iSixSigma

Hospital Los

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  • #25705

    Lorax
    Participant

    Folks,
     
    We’ve been finding LOS or squishing out an average so ALOS to be a problematic measure.
    There seems to be many, many things which can effect it and add variation to an already very noisy data stream – patient acuity, co morbidities, diagnosis(es)…
    Conservable days is looking like a cleaner and more usable number.
    Thoughts?
    Lorax
     

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    #62176

    DLW
    Participant

    In the discipline of Strategy Execution & Management, we always
    stress the importance of metrics being chosen such that they
    represent positive change. From that perspective, a good metric in
    your case may be REDUCTION in LOS or ALOS. You can express it
    either as number of days or as a percentage.If, for example, ALOS is 10 days and you want to reduce it to 8
    days, then your target for such a metric would be a REDUCTION of
    2 days, or 20%. When you have achieved an ALOS of 9 days, you will
    have realized 50% of your target (1 of the 2 days; 10 of the 20%).In this way, you can focus on some across-the-board target for
    improvement without having to consider all the variables that make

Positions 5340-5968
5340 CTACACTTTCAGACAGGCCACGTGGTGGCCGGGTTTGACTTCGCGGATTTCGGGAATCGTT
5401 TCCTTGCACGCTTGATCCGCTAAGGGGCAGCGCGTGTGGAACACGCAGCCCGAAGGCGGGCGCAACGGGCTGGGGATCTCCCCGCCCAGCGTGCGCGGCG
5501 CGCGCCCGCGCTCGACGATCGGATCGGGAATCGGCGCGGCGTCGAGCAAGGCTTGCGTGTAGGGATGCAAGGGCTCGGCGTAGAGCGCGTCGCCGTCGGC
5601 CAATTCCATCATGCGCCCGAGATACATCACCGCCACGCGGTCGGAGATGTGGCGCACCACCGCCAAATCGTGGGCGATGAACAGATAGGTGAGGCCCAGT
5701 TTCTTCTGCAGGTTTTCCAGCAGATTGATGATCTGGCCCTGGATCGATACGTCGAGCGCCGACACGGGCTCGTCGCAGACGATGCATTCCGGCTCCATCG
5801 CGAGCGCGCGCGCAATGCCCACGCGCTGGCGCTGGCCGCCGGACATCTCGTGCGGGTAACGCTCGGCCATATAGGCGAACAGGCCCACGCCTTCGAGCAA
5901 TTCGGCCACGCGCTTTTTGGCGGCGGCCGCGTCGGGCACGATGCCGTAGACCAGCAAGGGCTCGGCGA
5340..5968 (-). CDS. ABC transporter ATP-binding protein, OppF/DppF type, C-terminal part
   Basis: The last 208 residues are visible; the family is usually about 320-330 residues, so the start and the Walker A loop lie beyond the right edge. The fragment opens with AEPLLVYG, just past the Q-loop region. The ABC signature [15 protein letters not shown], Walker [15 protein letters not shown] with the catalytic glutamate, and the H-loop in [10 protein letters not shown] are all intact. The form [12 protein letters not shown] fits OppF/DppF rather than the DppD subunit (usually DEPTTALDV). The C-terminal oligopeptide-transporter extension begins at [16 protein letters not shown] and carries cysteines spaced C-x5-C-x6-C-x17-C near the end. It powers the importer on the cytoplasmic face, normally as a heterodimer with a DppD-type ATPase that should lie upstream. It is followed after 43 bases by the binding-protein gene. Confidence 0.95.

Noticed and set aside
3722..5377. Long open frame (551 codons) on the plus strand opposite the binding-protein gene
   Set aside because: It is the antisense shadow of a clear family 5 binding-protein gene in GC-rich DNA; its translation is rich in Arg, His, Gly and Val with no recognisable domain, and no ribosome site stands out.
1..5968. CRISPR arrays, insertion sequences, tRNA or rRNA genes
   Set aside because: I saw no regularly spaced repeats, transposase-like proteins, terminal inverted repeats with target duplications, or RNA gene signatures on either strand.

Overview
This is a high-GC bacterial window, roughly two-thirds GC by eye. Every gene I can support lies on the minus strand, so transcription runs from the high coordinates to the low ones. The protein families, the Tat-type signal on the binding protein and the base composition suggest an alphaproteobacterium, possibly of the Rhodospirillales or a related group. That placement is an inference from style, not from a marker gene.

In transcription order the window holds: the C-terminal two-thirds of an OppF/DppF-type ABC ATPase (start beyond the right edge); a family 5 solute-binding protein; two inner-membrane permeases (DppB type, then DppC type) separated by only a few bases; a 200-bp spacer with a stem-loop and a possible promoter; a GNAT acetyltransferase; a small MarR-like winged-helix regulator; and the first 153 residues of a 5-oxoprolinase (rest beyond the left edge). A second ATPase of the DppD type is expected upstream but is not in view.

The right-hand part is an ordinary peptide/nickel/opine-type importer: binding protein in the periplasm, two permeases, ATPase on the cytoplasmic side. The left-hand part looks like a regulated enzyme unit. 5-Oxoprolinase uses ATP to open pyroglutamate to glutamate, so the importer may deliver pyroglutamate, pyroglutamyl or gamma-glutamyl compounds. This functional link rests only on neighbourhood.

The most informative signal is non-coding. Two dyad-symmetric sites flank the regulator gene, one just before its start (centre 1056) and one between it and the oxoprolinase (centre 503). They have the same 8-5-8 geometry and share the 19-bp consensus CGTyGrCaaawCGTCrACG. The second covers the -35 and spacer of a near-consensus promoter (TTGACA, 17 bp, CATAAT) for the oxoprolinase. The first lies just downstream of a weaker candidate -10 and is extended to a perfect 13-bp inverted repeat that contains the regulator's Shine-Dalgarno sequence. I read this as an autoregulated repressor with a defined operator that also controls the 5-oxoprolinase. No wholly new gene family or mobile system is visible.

up the base metric.It can take a little getting used to expressing metrics this way, but
    the huge advantage is that you consistently are focused on the
    degree of improvement, rather than on the base metric which in
    and of itself may be of the “smaller is better” type.
    DLW – BPEX

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    #62177

    DLW
    Participant

    One other thought:
    I would expect that LOS is a Systems-level metric; i.e., it results
    from all the various Process/Tactical-level things that roll up into
    it. As a result, LOS most likely is not a good choice for a Project
    metric. Instead, project metrics should be those things that can
    show improvement in a particular process such as Admissions,
    Diagnosis, Radiology, Discharge, etc.
    (You may want to view my recent post on the main site under “Six
    Sigma Project on Business Metric”. It has a bit more verbiage.)
    DLW – BPEX

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    #62178

    Lorax
    Participant

    Fair point. Just look at the deltas away from the institution’s ALOS.
    The trouble comes when you try to do a reality check and let’s say (cue made up numbers) the ALOS is 3 days.
    Most people will look at this and say something along the lines of the last patient they saw  was at 30 days and that 3 could not possibly be correct. Then they will ponder it for a while and end up with the thought that 3 could be right if you took into account all patients.
    The trouble is that there is an immense amount of variation around that 3. Some patients have a far higher LOS (ALC?) and some far lower.
    I’m thinking that it might be so noisy that it is of no use for process improvement and that something like Conservable Days, because it takes into consideration CMGs and patient complexity and all, makes a better indicator – its variance indicating the effect of good things done to the process and the effect of the not-so-good too.
     

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    #62179

    DLW
    Participant

    I would tend to agree with you. LOS is (I believe) a JCAHO metric, yet